I think you'd find their belief isn't that strong.
[Summarized from Rob Brotherton's "The President is Dead: Why Conspiracy Theories About the Death of JFK Endure":]
We like to think that huge, important incidents are created by big and powerful causes [proportionality bias].
It's unsettling to think that JFK could have been killed by a lone loser with a rifle,
that 9/11 could have been done by guys with knives using ordinary airplanes.
Much more satisfying to think that JFK was killed by some massive conspiracy, or 9/11
was a huge operation involving explosives, missiles, planes and passengers made to disappear, etc.
Nicola Davis's "Conspiracy theories: why people need to believe that the truth is hidden out there"
From Mother Jones interview of Bill Maher:
MJ: Why do you think Americans cling so loyally to conspiracy
theories? Is it the hope that there is planning mastery behind
what is actually chaos and madness?
BM: Exactly. Many people can't deal with unanswered questions,
which, of course, religion exploits by providing answers, even if
they are just made up by someone. This is also why we love TV shows
and movies that neatly wrap up everything in exactly an hour or two.
My take on Ben Judah's "Why are so many Americans in the thrall of conspiracy theorists?":
This says it all: "conspiracy theorists such as Trump thrive in societies that are growing poorer,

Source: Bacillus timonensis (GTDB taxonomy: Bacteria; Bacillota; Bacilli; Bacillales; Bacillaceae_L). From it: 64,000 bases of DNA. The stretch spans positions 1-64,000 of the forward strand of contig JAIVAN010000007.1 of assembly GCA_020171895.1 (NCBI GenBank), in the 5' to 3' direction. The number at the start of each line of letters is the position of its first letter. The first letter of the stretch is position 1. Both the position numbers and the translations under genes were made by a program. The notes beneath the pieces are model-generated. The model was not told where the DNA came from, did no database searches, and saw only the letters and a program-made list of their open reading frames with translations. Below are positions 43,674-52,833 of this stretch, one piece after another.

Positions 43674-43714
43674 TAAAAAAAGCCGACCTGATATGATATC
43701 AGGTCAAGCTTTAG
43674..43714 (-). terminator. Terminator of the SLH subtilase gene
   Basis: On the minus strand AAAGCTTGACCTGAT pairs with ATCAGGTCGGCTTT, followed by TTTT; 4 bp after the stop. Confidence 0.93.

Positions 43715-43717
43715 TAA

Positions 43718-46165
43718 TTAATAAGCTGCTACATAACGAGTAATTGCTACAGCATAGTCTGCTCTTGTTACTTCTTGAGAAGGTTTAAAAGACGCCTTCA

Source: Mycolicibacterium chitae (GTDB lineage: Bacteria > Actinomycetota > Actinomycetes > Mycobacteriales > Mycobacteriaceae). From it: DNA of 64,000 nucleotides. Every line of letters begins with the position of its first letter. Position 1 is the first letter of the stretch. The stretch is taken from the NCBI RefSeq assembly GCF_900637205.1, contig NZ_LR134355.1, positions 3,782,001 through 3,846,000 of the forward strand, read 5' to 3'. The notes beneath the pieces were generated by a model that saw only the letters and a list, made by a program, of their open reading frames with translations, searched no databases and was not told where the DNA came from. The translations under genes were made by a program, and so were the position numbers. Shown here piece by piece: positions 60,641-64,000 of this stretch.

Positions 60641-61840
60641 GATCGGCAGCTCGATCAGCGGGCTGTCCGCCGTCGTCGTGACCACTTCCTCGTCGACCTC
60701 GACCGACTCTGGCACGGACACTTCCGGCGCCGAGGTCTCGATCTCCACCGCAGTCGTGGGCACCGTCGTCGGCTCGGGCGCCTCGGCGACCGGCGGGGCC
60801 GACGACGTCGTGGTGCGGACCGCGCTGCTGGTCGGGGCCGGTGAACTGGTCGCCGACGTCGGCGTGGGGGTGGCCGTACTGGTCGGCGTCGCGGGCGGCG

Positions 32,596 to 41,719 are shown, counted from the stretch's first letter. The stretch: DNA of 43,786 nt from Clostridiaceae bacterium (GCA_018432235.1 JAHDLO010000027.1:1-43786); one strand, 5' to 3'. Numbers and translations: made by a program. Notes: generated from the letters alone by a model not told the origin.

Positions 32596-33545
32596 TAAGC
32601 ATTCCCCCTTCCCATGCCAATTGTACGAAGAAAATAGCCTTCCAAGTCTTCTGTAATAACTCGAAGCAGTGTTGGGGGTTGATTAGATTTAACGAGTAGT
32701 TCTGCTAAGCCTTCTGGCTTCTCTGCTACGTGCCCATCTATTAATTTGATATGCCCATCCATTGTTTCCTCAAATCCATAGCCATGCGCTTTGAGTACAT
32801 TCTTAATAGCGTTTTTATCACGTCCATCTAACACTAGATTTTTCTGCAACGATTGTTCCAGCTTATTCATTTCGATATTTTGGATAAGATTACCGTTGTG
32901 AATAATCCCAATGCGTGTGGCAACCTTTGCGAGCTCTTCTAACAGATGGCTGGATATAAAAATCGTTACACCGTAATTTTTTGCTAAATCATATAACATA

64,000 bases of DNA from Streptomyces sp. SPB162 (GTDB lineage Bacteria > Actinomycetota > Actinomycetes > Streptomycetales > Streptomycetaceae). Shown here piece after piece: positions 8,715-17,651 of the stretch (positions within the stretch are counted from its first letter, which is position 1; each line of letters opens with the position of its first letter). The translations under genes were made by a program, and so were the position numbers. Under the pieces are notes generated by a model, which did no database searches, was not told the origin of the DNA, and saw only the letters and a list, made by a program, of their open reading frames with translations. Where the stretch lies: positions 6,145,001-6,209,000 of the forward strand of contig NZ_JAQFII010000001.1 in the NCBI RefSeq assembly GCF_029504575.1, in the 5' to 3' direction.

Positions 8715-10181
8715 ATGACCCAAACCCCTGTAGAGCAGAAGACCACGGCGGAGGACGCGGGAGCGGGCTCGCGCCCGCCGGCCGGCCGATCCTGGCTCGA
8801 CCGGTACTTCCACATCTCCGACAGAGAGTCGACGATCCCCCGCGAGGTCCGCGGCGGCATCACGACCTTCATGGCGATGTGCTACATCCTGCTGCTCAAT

weaker, more unequal, and where their citizens do not understand why that is happening. And that is America today."
People are scared and angry because the economy is bad, USA has competition through globalization, automation has been taking jobs,
inequality rising, housing crash, etc. So they lash out at any authority: govt, police, scientists, corps.
Also because white male Christians see their dominance fading. They are frantic to stop women, gays, minorities,
other religions, atheists from getting equality. The changes must be the work of some conspiracy, or Jews, or Satan, or something.
How religions and conspiracy theories are alike:
Greta Christina's "Conspiracies and Unshakeable Faith: What Would Convince You That You Were Wrong?"
Our brains pre-dispose us to see patterns and agents (to detect predators and prey), or
to see everything as tools and tool-users (since tools were so important in our evolution).
Conspiracy theory = lies or guesses about some prominent issue or event, to serve some agenda.